Wellman v. Commissioner Social Security Administration, No. 1:2020cv00541 - Document 23 (D. Or. 2021)

Court Description: OPINION AND ORDER. For the reasons stated, the Court REVERSES the Commissioner's decision and REMANDS this case for further proceedings consistent with this opinion. IT IS SO ORDERED. Signed on 3/31/2021 by Magistrate Judge Stacie F. Beckerman. (gw)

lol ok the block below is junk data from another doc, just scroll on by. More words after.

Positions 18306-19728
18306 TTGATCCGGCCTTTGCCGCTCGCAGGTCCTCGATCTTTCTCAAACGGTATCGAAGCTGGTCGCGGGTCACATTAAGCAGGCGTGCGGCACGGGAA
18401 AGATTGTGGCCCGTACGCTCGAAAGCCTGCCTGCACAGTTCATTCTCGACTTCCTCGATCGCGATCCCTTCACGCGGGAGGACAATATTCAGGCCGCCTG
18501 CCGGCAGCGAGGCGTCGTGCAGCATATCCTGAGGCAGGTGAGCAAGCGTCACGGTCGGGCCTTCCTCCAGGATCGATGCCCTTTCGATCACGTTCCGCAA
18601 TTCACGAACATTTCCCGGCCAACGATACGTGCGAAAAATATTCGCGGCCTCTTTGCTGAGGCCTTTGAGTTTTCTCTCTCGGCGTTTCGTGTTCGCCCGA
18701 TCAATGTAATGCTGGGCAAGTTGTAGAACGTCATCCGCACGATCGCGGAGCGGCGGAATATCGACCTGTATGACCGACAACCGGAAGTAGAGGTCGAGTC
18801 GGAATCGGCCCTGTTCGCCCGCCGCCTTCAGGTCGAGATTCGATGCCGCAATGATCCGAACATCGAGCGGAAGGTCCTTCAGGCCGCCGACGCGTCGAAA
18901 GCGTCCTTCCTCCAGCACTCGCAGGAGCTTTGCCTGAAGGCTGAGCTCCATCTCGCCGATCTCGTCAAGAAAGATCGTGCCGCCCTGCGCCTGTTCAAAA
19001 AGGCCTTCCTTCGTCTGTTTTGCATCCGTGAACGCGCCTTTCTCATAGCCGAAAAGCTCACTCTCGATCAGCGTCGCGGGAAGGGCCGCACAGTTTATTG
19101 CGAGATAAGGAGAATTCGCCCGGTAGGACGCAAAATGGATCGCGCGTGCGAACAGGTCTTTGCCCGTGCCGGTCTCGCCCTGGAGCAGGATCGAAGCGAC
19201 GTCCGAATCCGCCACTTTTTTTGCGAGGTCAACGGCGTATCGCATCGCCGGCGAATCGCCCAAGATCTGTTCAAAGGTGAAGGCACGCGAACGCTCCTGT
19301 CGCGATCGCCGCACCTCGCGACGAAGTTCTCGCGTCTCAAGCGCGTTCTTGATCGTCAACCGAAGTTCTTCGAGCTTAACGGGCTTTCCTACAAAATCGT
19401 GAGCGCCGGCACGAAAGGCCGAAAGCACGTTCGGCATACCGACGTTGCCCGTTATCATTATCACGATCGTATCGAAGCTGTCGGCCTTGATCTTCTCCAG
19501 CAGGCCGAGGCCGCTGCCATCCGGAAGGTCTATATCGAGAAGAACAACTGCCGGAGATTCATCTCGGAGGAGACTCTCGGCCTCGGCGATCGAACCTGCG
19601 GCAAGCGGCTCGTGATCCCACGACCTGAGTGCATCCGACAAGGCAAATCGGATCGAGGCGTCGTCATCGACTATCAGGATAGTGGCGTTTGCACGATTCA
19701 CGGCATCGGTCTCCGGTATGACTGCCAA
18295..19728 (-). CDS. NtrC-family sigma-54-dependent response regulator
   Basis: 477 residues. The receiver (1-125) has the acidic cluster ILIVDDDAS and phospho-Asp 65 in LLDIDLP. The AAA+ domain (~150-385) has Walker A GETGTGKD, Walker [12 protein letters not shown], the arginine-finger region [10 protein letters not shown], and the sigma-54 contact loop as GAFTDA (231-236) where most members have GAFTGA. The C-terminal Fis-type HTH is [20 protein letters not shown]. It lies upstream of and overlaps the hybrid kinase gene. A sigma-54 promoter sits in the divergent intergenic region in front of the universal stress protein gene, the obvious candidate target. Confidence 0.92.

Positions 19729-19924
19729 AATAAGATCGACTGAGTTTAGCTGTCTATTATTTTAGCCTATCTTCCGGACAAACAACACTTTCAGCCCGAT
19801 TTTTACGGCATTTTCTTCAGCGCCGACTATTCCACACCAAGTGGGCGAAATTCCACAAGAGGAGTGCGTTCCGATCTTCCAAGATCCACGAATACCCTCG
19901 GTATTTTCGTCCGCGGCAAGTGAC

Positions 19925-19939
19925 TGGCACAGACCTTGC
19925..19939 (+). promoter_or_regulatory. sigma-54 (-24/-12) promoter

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Wellman v. Commissioner Social Security Administration Doc. 23 IN THE UNITED STATES DISTRICT COURT FOR THE DISTRICT OF OREGON JAMES W.,1 Case No. 1:20-cv-00541-SB Plaintiff, OPINION AND ORDER v. ANDREW M. SAUL, Commissioner of Social Security, Defendant. BECKERMAN, U.S. Magistrate Judge. James W. (“Plaintiff”) brings this appeal challenging the Commissioner of the Social Security Administration’s (“Commissioner”) denial of his applications for Disability Insurance Benefits (“DIB”) and Supplemental Security Income (“SSI”) under Titles II and XVI of the Social Security Act. The Court has jurisdiction to hear Plaintiff’s appeal pursuant to 42 U.S.C. § 405(g), and the parties have consented to the jurisdiction of a U.S. Magistrate Judge pursuant to 28 U.S.C. § 636(c). For the reasons explained below, the Court reverses the Commissioner’s 1 In the interest of privacy, this opinion uses only the first name and the initial of the last name of the non-governmental party in this case. Where applicable, this opinion uses the same designation for a non-governmental party’s immediate family member. PAGE 1 – OPINION AND ORDER Dockets.Justia.com decision because it is based on harmful legal error and not supported by substantial evidence in the record. STANDARD OF REVIEW The district court may set aside a denial of benefits only if the Commissioner’s findings are “‘not supported by substantial evidence or based on legal error.’” Bray v. Comm’r of Soc. Sec. Admin., 554 F.3d 1219, 1222 (9th Cir. 2009) (quoting Robbins v. Soc. Sec. Admin., 466 F.3d 880, 882 (9th Cir. 2006)). Substantial evidence is defined as “‘more than a mere scintilla [of evidence] but less than a preponderance; it is such relevant evidence as a reasonable mind might accept as adequate to support a conclusion.’” Id. (quoting Andrews v. Shalala, 53 F.3d 1035, 1039 (9th Cir. 1995)). The district court “cannot affirm the Commissioner’s decision ‘simply by isolating a specific quantum of supporting evidence.’” Holohan v. Massanari, 246 F.3d 1195, 1201 (9th Cir. 2001) (quoting Tackett v. Apfel, 180 F.3d 1094, 1098 (9th Cir. 1999)). Instead, the district court must consider the entire record, weighing the evidence that both supports and detracts from the Commissioner’s conclusions. Id. Where the record as a whole can support either the grant or denial of Social Security benefits, the district court “‘may not substitute [its] judgment for the [Commissioner’s].’” Bray, 554 F.3d at 1222 (quoting Massachi v. Astrue, 486 F.3d 1149, 1152 (9th Cir. 2007)). BACKGROUND I. PLAINTIFF’S APPLICATIONS Plaintiff was born in October 1985, making him thirty-one years old on December 1, 2016, his amended alleged disability onset date. (Tr. 36, 68.) Plaintiff graduated from high school and has past relevant work experience as a security guard, tow truck driver, auto mechanic, weigher, wood working machine operator, and general mechanic. (Tr. 21, 33.) In his PAGE 2 – OPINION AND ORDER applications, Plaintiff alleged disability due to paralysis of his right hand and “back problems.” (Tr. 68.) The Commissioner denied Plaintiff’s applications initially and upon reconsideration, and on October 3, 2017, Plaintiff requested a hearing before an Administrative Law Judge (“ALJ”). (Tr. 13.) Plaintiff and a vocational expert (“VE”) appeared and testified at an administrative hearing held on February 15, 2019. (Tr. 31-55.) On March 5, 2019, the ALJ issued a decision denying Plaintiff’s applications. (Tr. 13-23.) On January 29, 2020, the Appeals Council denied Plaintiff’s request for review, making the ALJ’s written decision the final decision of the Commissioner. (Tr. 1-6.) Plaintiff now seeks judicial review of the ALJ’s decision. (Compl. at 12.) II. THE SEQUENTIAL PROCESS A claimant is considered disabled if he or she is unable to “engage in any substantial gainful activity by reason of any medically determinable physical or mental impairment which . . . has lasted or can be expected to last for a continuous period of not less than 12 months[.]” 42 U.S.C. § 423(d)(1)(A). “Social Security Regulations set out a five-step sequential process for determining whether an applicant is disabled within the meaning of the Social Security Act.” Keyser v. Comm’r Soc. Sec. Admin., 648 F.3d 721, 724 (9th Cir. 2011). Those five steps are: (1) whether the claimant is engaged in substantial gainful activity; (2) whether the claimant has a severe impairment; (3) whether the impairment meets or equals a listed impairment; (4) whether the claimant can return to any past relevant work; and (5) whether the claimant can perform other work that exists in significant numbers in the national economy. Id. at 724-25. The claimant bears the burden of proof for the first four steps. Bustamante v. Massanari, 262 F.3d 949, 953-54 (9th Cir. 2001). If the claimant fails to meet the burden at any of those PAGE 3 – OPINION AND ORDER steps, the claimant is not disabled. Id. at 954. The Commissioner bears the burden of proof at step five of the analysis, where the Commissioner must show the claimant can perform other work that exists in significant numbers in the national economy, “taking into consideration the claimant’s residual functional capacity, age, education, and work experience.” Tackett, 180 F.3d at 1100. If the Commissioner fails to meet this burden, the claimant is disabled. Bustamante, 262 F.3d at 954. III. THE ALJ’S DECISION The ALJ applied the five-step sequential evaluation process to determine if Plaintiff is disabled. (Tr. 13-23.) At step one, the ALJ determined that Plaintiff had not engaged in substantial gainful activity since December 1, 2016, his amended alleged disability onset date. (Tr. 15.) At step two, the ALJ determined that Plaintiff suffered from the following severe impairments: “[D]egenerative disc disease of the cervical and lumbar spine, neuropathy, status post right shoulder dislocation with persistent mild tend[i]nosis and asthma[.]” (Tr. 15.) At step three, the ALJ concluded that Plaintiff did not have an impairment that meets or equals a listed impairment. (Tr. 16.) The ALJ then concluded that Plaintiff had the residual functional capacity (“RFC”) to perform sedentary work, subject to these limitations: (1) Plaintiff can lift and carry no more than ten pounds “occasionally or frequently,” (2) Plaintiff can stand, sit, and walk for no more than six hours during an eight-hour workday, (3) Plaintiff can occasionally kneel, crouch, crawl, climb ramps and stairs, push and/or pull with his right arm, reach overhead bilaterally, reach in all “other directions” with his right arm, and handle with his right arm since he is lefthand dominant, (4) Plaintiff can never climb ladders, ropes, or scaffolds, (5) Plaintiff can frequently balance, and (6) Plaintiff must avoid concentrated exposure to fumes, odors, dust, gases, and poorly ventilated areas. (Tr. 16.) At step four, the ALJ concluded that Plaintiff was unable to perform his past work. (Tr. 21.) At step five, the ALJ determined that Plaintiff was not PAGE 4 – OPINION AND ORDER disabled because a significant number of jobs existed in the national economy that he could perform, including work as a call out operator, telephone solicitor, and surveillance system monitor. (Tr. 22.) DISCUSSION In this appeal, Plaintiff argues that the ALJ erred by failing to: (1) provide clear and convincing reasons for discounting Plaintiff’s symptom testimony; (2) provide legally sufficient reasons for discounting the opinion of Plaintiff’s treating physician, Christian Holland, D.O. (“Dr. Holland”); (3) find at step two that Plaintiff’s complex regional pain syndrome (“CRPS”), also known as reflex sympathetic dystrophy (“RSD”), was a severe impairment; (4) satisfy her step five burden of showing that significant numbers of jobs exist in the national economy that Plaintiff can perform; and (5) pose hypothetical questions to the VE that accounted for all of Plaintiff’s credible limitations. As explained below, the Court concludes that the Commissioner’s decision is based on harmful legal error and not supported by substantial evidence in the record. Accordingly, the Court reverses the Commissioner’s decision and remands this case for further proceedings. I. PLAINTIFF’S SYMPTOM TESTIMONY A. Applicable Law The Ninth Circuit has “established a two-step analysis for determining the extent to which a claimant’s symptom testimony must be credited[.]” Trevizo v. Berryhill, 871 F.3d 664, 678 (9th Cir. 2017). “First, the ALJ must determine whether the claimant has presented objective medical evidence of an underlying impairment ‘which could reasonably be expected to produce the pain or other symptoms alleged.’” Garrison v. Colvin, 759 F.3d 995, 1014 (9th Cir. 2014) (quoting Lingenfelter v. Astrue, 504 F.3d 1028, 1035-36 (9th Cir. 2007)). Second, “‘[i]f the claimant meets the first test and there is no evidence of malingering, the ALJ can only reject the PAGE 5 – OPINION AND ORDER claimant’s testimony about the severity of the symptoms if she gives specific, clear and convincing reasons for the rejection.’” Ghanim v. Colvin, 763 F.3d 1154, 1163 (9th Cir. 2014) (quoting Vasquez v. Astrue, 572 F.3d 586, 591 (9th Cir. 2009)). Clear and convincing reasons for rejecting a claimant’s testimony “include conflicting medical evidence, effective medical treatment, medical noncompliance, inconsistencies in the claimant’s testimony or between her testimony and her conduct, daily activities inconsistent with the alleged symptoms, and testimony from physicians and third parties about the nature, severity and effect of the symptoms complained of.” Bowers v. Astrue, No. 11-cv-583-SI, 2012 WL 2401642, at *9 (D. Or. June 25, 2012) (citing Tommasetti v. Astrue, 533 F.3d 1035, 1040 (9th Cir. 2008), Lingenfelter, 504 F.3d at 1040, and Light v. Soc. Sec. Admin., 119 F.3d 789, 792 (9th Cir. 1997)). B. Analysis There is no evidence of malingering here and the ALJ determined that Plaintiff provided objective medical evidence of underlying impairments which might reasonably produce the symptoms alleged. (See Tr. 17, the ALJ determined that Plaintiff’s “medically determinable impairments could reasonably be expected to cause the alleged symptoms”). The ALJ was therefore required to provide specific, clear, and convincing reasons for discounting Plaintiff’s testimony. See Ghanim, 763 F.3d at 1163. The Court finds that the ALJ failed to satisfy that standard here. The ALJ’s decision includes this boilerplate language: “[Plaintiff’s] statements concerning the intensity, persistence and limiting effects of [his] symptoms are not entirely consistent with the medical evidence and other evidence in the record for the reasons explained in this decision.” (Tr. 17.) The ALJ explained that Plaintiff’s statements about the intensity, persistence, and limiting effects of his symptoms are “inconsistent because they are not PAGE 6 – OPINION AND ORDER supported by the objective medical evidence,” as “[n]either diagnostic imaging nor electrodiagnostic studies support [his alleged] loss of function.” (Tr. 18.) The ALJ added that this “lack of objective evidence is further supported by findings on physical examination.” (Tr. 18.) It is well settled that an ALJ may discount a claimant’s testimony based on, among other things, a lack of supporting medical evidence. See, e.g., Wills v. Saul, 829 F. App’x 838, 839 (9th Cir. 2020) (holding that the ALJ provided clear and convincing reasons for discounting the claimant’s testimony and noting that the “ALJ reasonably relied on . . . the lack of supporting medical evidence to find [that the claimant’s] symptom allegations were not entirely credible”). Here, substantial evidence (i.e., more than a mere scintilla of evidence but less than a preponderance, Bray, 554 F.3d at 1222) supports the ALJ’s finding that the objective medical evidence undermined Plaintiff’s testimony: • December 1, 2016: Plaintiff alleged the onset of disability based on back problems and paralysis of his right hand. (Tr. 36, 54.) • December 13, 2016: Peter Grant, M.D. (“Dr. Grant”), a consulting specialist, determined that the electrodiagnostic testing of Plaintiff’s “back and lower extremity areas [showed] no evidence of lumbosacral radiculopathy, lumbosacral plexopathy, or other neurophysiologic abnormality.” (Tr. 300.) Dr. Grant added that “[o]n [e]lectrodiagnostic evaluation . . . , [he] could delineate no specific neurophysiologic abnormalities to correlate with [Plaintiff’s] difficulties,” Plaintiff’s bilateral lower extremity electromyography (“EMG”) “exams were normal,” bilateral “lumbosacral paraspinal EMG exams were normal,” and bilateral “lower extremity nerve conduction studies were normal as well.” PAGE 7 – OPINION AND ORDER (Tr. 300; see also Tr. 377, Dr. Grant stated that no electrodiagnostic abnormalities were encountered during his December 13, 2016 exam and testing). • August 16, 2017: Thomas Davenport, M.D. (“Dr. Davenport”), a nonexamining physician, reviewed Plaintiff’s records and determined that Plaintiff could perform a modified version of light exertional level. (Tr. 97-101.) • November 21, 2017: Dr. Grant evaluated Plaintiff for a second time. (Tr. 377.) Dr. Grant stated that on electrodiagnostic evaluation, he “could delineate no specific neurophysiologic abnormalities to correlate with [Plaintiff’s] difficulties,” Plaintiff’s bilateral upper extremity EMG exams were normal, Plaintiff’s bilateral cervical paraspinal EMG exams were normal, and Plaintiff’s bilateral upper extremity nerve conduction studies were normal. (Tr. 378.) As to his impressions, Dr. Grant stated that Plaintiff’s “most symptomatic” diagnosis was “probably” his “[c]hronic muscular/myofascial right neck, shoulder, periscapular, and upper extremity pain syndrome with associated upper extremity referred symptoms including pain and paresthesia[],” the degenerative disease in Plaintiff’s cervical spine “may have some degenerative and referred symptoms associated with [it],” and there is “[s]ome element of anxiety/adjustment disorder reaction with mixed emotional features with associated somatic preoccupation, . . . inconsistencies on examination, and functional overlay noted.” (Tr. 378.) Dr. Grant recommended myofascial- PAGE 8 – OPINION AND ORDER oriented physical therapy and believed that long-term management of Plaintiff’s condition would “best be accomplished through a daily home program of stretching progressing to strengthening exercises for the neck, shoulder, and periscapular areas.” (Tr. 378.) Nevertheless, it is also well settled that in discounting Plaintiff’s symptom testimony, the ALJ may not rely solely on a lack of supporting medical evidence. See Valdez v. Berryhill, 746 F. App’x 676, 677 (9th Cir. 2018) (noting that an “ALJ may properly include lack of supporting medical evidence in the reasons to discredit claimant testimony as long as it is not the only reason” (citing Burch v. Barnhart, 400 F.3d 676, 680 (9th Cir. 2005))); see also Taylor v. Berryhill, 720 F. App’x 906, 907 (9th Cir. 2018) (holding that the ALJ “failed to provide clear and convincing reasons supported by substantial evidence to support her conclusion that [the claimant’s] testimony was not entirely credible,” and noting that a “lack of objective medical evidence cannot be the sole reason to discredit claimant testimony” (citing Burch, 400 F.3d at 681)). As Plaintiff correctly pointed out in his brief, the ALJ did not cite any reasons other than a lack of objective medical evidence to discredit Plaintiff’s testimony. (See Pl.’s Opening Br. at 17, “The ALJ’s only discussion of the supportability and reliability of Plaintiff’s testimony was an assertion that the symptoms Plaintiff described were not entirely consistent with the medical evidence[.]”; see also Tr. 17-20, the ALJ failed to explain what record evidence undermined specific portions of Plaintiff’s symptom testimony, other than a lack of supporting medical evidence). The Commissioner argues that the ALJ did not commit harmful error because she provided “several independent bases” for discounting Plaintiff’s testimony. (Def.’s Br. at 11.) However, like the ALJ’s decision, the Commissioner’s response identifies only one specific PAGE 9 – OPINION AND ORDER basis—a lack of supporting medical evidence—for discounting Plaintiff’s testimony. (See Def.’s Br. at 10-11, “Plaintiff states that the ALJ’s only discussion of the supportability and reliability of Plaintiff’s testimony was regarding [conflicting medical evidence]. Yet, the ALJ continues for two pages in the decision outlining the objective evidence that undermined Plaintiff’s complaints.”). By relying solely on a lack of supporting medical evidence to discount Plaintiff’s testimony, the ALJ committed harmful error. On remand, the ALJ should reevaluate Plaintiff’s testimony in accordance with this opinion and “specifically identify the testimony [from Plaintiff that she] finds not to be credible and explain what evidence undermines that testimony.” Lambert v. Saul, 980 F.3d 1266, 1277 (9th Cir. 2020) (simplified). II. MEDICAL OPINION EVIDENCE A. Applicable Law “There are three types of medical opinions in social security cases: those from treating physicians, examining physicians, and non-examining physicians.” Valentine v. Comm’r, Soc. Sec. Admin., 574 F.3d 685, 692 (9th Cir. 2009) (citing Lester v. Chater, 81 F.3d 821, 830 (9th Cir. 1995)). “Where a treating or examining physician’s opinion is contradicted by another doctor, the ‘[ALJ] must determine credibility and resolve the conflict.’” Id. (quoting Thomas v. Barnhart, 278 F.3d 947, 956-57 (9th Cir. 2002)). “An ALJ may only reject a treating physician’s contradicted opinions by providing ‘specific and legitimate reasons that are supported by substantial evidence.’” Ghanim, 763 F.3d at 1161 (quoting Ryan v. Comm’r of Soc. Sec., 528 F.3d 1194, 1198 (9th Cir. 2008)). “An ALJ can satisfy the ‘substantial evidence’ requirement by ‘setting out a detailed and thorough summary of the facts and conflicting clinical evidence, stating his interpretation thereof, and making findings.’” Garrison, 759 F.3d at 1012 (quoting Reddick v. Chater, 157 F.3d PAGE 10 – OPINION AND ORDER 715, 725 (9th Cir. 1998)). Merely stating conclusions is insufficient: “‘The ALJ must do more than state conclusions. He must set forth his own interpretations and explain why they, rather than the doctors’, are correct.’” Id. (quoting Reddick, 157 F.3d at 725). “[A]n ALJ errs when he rejects a medical opinion or assigns it little weight while doing nothing more than ignoring it, asserting without explanation that another medical opinion is more persuasive, or criticizing it with boilerplate language that fails to offer a substantive basis for his conclusion.” Id. at 1012-13 (citing Nguyen v. Chater, 100 F.3d 1462, 1464 (9th Cir. 1996)). B. Analysis Plaintiff argues that the ALJ failed to provide legally sufficient reasons for discounting the opinion of Plaintiff’s treating physician, Dr. Holland. (Pl.’s Opening Br. at 13-16.) The Court agrees. Dr. Holland completed a medical source statement on February 4, 2019, wherein he explained that he treated Plaintiff for CRPS, also known as RSD, in his right upper extremity based on “symptomology of pain, intermittent swelling [and] intermittent [skin] color change.” (Tr. 467-71.) Dr. Holland also stated that Plaintiff suffers from associated neck pain and supraspinatus tendinosis of the right rotator cuff, spondylosis, and “moderate canal stenosis.” (Tr. 471.) In terms of work-related limitations, Dr. Holland stated that Plaintiff has suffered from the following limitations since November 2016, the month before Plaintiff’s amended alleged disability onset date: (1) an inability to avoid being absent from work less than three times per month, which, according to the VE, would prevent Plaintiff from sustaining gainful employment; (2) an inability to stand/walk for more than four hours during an eight-hour workday, or for more than ten interrupted minutes; (3) inability to reach for more than ninety minutes during an eighthour workday, or for more than five uninterrupted minutes; and (4) an inability to handle for more than twenty minutes during an eight-hour workday, or for more than five uninterrupted PAGE 11 – OPINION AND ORDER minutes. (Tr. 467-71; see also Tr. 52, “In my experience, . . . an individual may get away by missing work one day a month. If he missed more than that on a consistent basis he will be terminated.”). The ALJ was required to give specific and legitimate reasons for discounting Dr. Holland’s opinion because it conflicted with the opinions of the non-examining state agency physicians, none of whom opined that Plaintiff suffered from limitations that would prevent him from sustaining gainful employment. See Tate v. Astrue, No. 11-cv-7971-PLA, 2012 WL 3705186, at *4 (C.D. Cal. Aug. 27, 2012) (“Dr. Styner’s and Dr. Dillin’s opinions on the ultimate issue of whether plaintiff was disabled during the alleged disability period conflicted with those of examining and State Agency physicians who opined that plaintiff was able to perform some work [during the period at issue]. . . . Thus, the ALJ was required to give specific and legitimate reasons for rejecting and assigning little weight to the opinions of Dr. Styner and Dr. Dillin.”). The ALJ failed to do so.2 The ALJ provided two specific reasons for discounting Dr. Holland’s opinion. First, the ALJ discounted Dr. Holland’s opinion because it did not “differentiate between [Plaintiff’s] right and left arm is assigning reach and manipulative limitations,” which the ALJ found to be a “significant oversight” given that Plaintiff’s “chronic arm pain is specific to his right, nondominant arm.” (Tr. 21.) This was not a specific and legitimate reason, supported by substantial evidence, for discounting Dr. Holland’s opinion, nor was it an accurate interpretation of Dr. Holland’s opinion and treatment records. Indeed, although some of Dr. Holland’s opinions were presented in the form of answers to check-box questionnaires, none of which addressed Given this finding, on remand the ALJ should reevaluate Dr. Holland’s opinion and whether Plaintiff’s CRPS constituted a severe impairment. After doing so, the ALJ should present new hypothetical questions to the VE, if necessary, and consider whether there are a “significant number” of jobs in the economy that Plaintiff can perform. 2 PAGE 12 – OPINION AND ORDER whether any reaching, handling, or fingering limitations applied only to the left or right arm, Dr. Holland also provided a “basis for [his] assessment” after the check-box questionnaires. (Tr. 467-70) (simplified). In this section, Dr. Holland explained that his assessment is based on Plaintiff’s CRPS in his right upper extremity and the pain, intermittent swelling, and intermittent skin redness in his right upper extremity. (Tr. 471.) Dr. Holland’s treatment records likewise demonstrate that his opinions and treatment focused largely on limitations in Plaintiff’s right upper extremity. (See, e.g., Tr. 352, April 12, 2017, Dr. Holland noted that Plaintiff’s primary impairments include “neck and right arm pain” and “progressive weakness in [his] right hand and right arm”). Given this evidence, the ALJ erred by discounting Dr. Holland’s opinion based on any “significant oversight” or failure to differentiate between Plaintiff’s arms. The ALJ’s second reason for discounting Dr. Holland’s opinion was based on Dr. Holland’s alleged failure to explain the basis for his opinion that Plaintiff would be absent from work three times a month, particularly in light of the opinions of examining physician, Mike Henderson, D.O. (“Dr. Henderson”), that Plaintiff engaged in excessive pain behaviors. (See Tr. 21, “Dr. Holland fails to provide a basis for finding that [Plaintiff] will be absent 3 times per month, particularly in light of Dr. Henderson’s observations [regarding] . . . ‘excessive pain behaviors and inconsistencies on exam’” (citing Tr. 365)). As an initial matter, Dr. Holland’s check-box opinion on Plaintiff’s absenteeism appears to be based on his assessment that Plaintiff suffers from “chronic” pain and swelling due to CRPS and stenosis. (See Tr. 471, setting forth the basis for Dr. Holland’s check-box opinions). Thus, Dr. Holland provided an explanation for his opinion on absenteeism. More problematic, however, is the ALJ’s reliance on Dr. Henderson’s opinion to discount Dr. Holland’s opinion. The Court agrees that some of Dr. Henderson’s findings appear PAGE 13 – OPINION AND ORDER incompatible with Plaintiff’s claim of complete disability. For example, Dr. Henderson found that Plaintiff’s exam was “theatrical and inconsistent with poor effort,” Plaintiff exhibited “multiple excessive pain behaviors and inconsistencies on exam,” and Plaintiff’s exam was “completely unreliable.” (Tr. 365.) The Social Security Administration, however, “has specific guidelines for the evaluation of CRPS for purposes of disability determination,” Saffaie v. Berryhill, 721 F. App’x 709, 710 (9th Cir. 2018) (citing SSR 03-02p)), which recognize that “[i]t is characteristic of [CRPS] that the degree of pain reported is out of proportion to the severity of the injury sustained by the individual.” Pettingill v. Saul, No. 18-2979, 2020 WL 2404616, at *5 (E.D. Cal. May 12, 2020) (simplified). Here, the ALJ did not evaluate the medical opinions in accordance with SSR 03-02p. Pursuant to those guidelines, Dr. Henderson’s findings as to Plaintiff’s pain behaviors are not necessarily inconsistent with Dr. Holland’s opinion about the effects of Plaintiff’s CRPS.3 Accordingly, the ALJ erred in discounting Dr. Holland’s opinion based on Dr. Henderson’s findings. Based on the foregoing reasons, the Court concludes that the ALJ failed to provide specific and legitimate reasons, supported by substantial evidence, for discounting Dr. Holland’s opinion. /// /// /// Also problematic is Dr. Henderson’s finding that Plaintiff’s imaging showed signs of “spondylosis but no [signs of] stenosis.” (Tr. 365.) Dr. Henderson reviewed Plaintiff’s records from Southern Oregon Spine Care and Siskiyou Community Health Center (Tr. 364), and those records reflect that Plaintiff’s imaging revealed “fairly severe . . . foraminal stenosis” at C5-C6, “severe right-sided foraminal narrowing” at C6-C7, and moderate central stenosis at C6-C7. (See, e.g., Tr. 337, March 2, 2017 note from South Oregon Spine Care describing the results of the MRI of Plaintiff’s cervical spine and the findings that his treating spine specialists found to be “pertinent”). Thus, the records Dr. Henderson reviewed do not support his findings. 3 PAGE 14 – OPINION AND ORDER III. REMEDY A. Applicable Law “Generally when a court of appeals reverses an administrative determination, ‘the proper course, except in rare circumstances, is to remand to the agency for additional investigation or explanation.’” Benecke v. Barnhart, 379 F.3d 587, 595 (9th Cir. 2004) (citing INS v. Ventura, 537 U.S. 12, 16 (2002)). In a number of cases, however, the Ninth Circuit has “stated or implied that it would be an abuse of discretion for a district court not to remand for an award of benefits when [the three-part credit-as-true standard is] met.” Garrison, 759 F.3d at 1021 (citations omitted). The credit-as-true standard is met if three conditions are satisfied: “(1) the record has been fully developed and further administrative proceedings would serve no useful purpose; (2) the ALJ has failed to provide legally sufficient reasons for rejecting evidence, whether claimant testimony or medical opinion; and (3) if the improperly discredited evidence were credited as true, the ALJ would be required to find the claimant disabled on remand.” Id. at 1020 (citations omitted). Even when the credit-as-true standard is met, the district court retains the “flexibility to remand for further proceedings when the record [evidence] as a whole creates serious doubt as to whether the claimant is, in fact, disabled within the meaning of the Social Security Act.” Id. at 1021. B. Analysis Even if Plaintiff could satisfy the credit-as-true standard here, the record creates serious doubt about whether Plaintiff is disabled. See Burrell v. Colvin, 775 F.3d 1133 (9th Cir. 2014) (“[W]e need not determine whether the three preliminary [credit-as-true] requirements are met because, even assuming that they are, we conclude that the record as a whole creates serious doubt as to whether Claimant is, in fact, disabled.”). PAGE 15 – OPINION AND ORDER The record includes several reports that create sufficient doubt about whether Plaintiff is disabled. For example, during the February 15, 2019 hearing before the ALJ, Plaintiff testified that he stopped working because he “lost the ability of using [his] right arm,” which impacts his ability to handle. (Tr. 37.) Plaintiff also testified that he cannot tie his shoes due to his inability to use his right arm, he has walked with a cane since 2005 or 2006, and he can “maybe [walk] 20 feet” without his cane. (Tr. 38, 42-43.) In a function reported dated February 13, 2017, Plaintiff testified he cannot stand or walk for “prolonged periods of time,” he needs help getting dressed, his daily activities consist of drinking coffee and “find[ing] a comfortable position,” he does not perform house or yardwork due to a “lack of mobility,” he goes outside “once for about 15 to 30 [minutes] or the pain becomes to[o] much,” and his hobbies “used to [include] . . . go[ing] hunting.” (Tr. 225-29.) When asked how often he hunts, Plaintiff stated “[n]ot at all” since 2006. (Tr. 229.) Notably, however, when Plaintiff developed a rash and needed to see a dermatologist on October 19, 2018, Plaintiff reported that he “hunts daily” and did “not want to put anything scented on his skin because he hunts every day.” (Tr. 436.) In the Court’s view, it would be inappropriate to remand this case for benefits given the inconsistent testimony described above, which appears to detract from the reliability of Plaintiff’s self-reports regarding his functional limitations. The Court therefore remands this case for further proceedings consistent with this opinion. /// /// /// /// PAGE 16 – OPINION AND ORDER CONCLUSION For the reasons stated, the Court REVERSES the Commissioner’s decision and REMANDS this case for further proceedings consistent with this opinion. IT IS SO ORDERED. DATED this 31st day of March, 2021. HON. STACIE F. BECKERMAN United States Magistrate Judge PAGE 17 – OPINION AND ORDER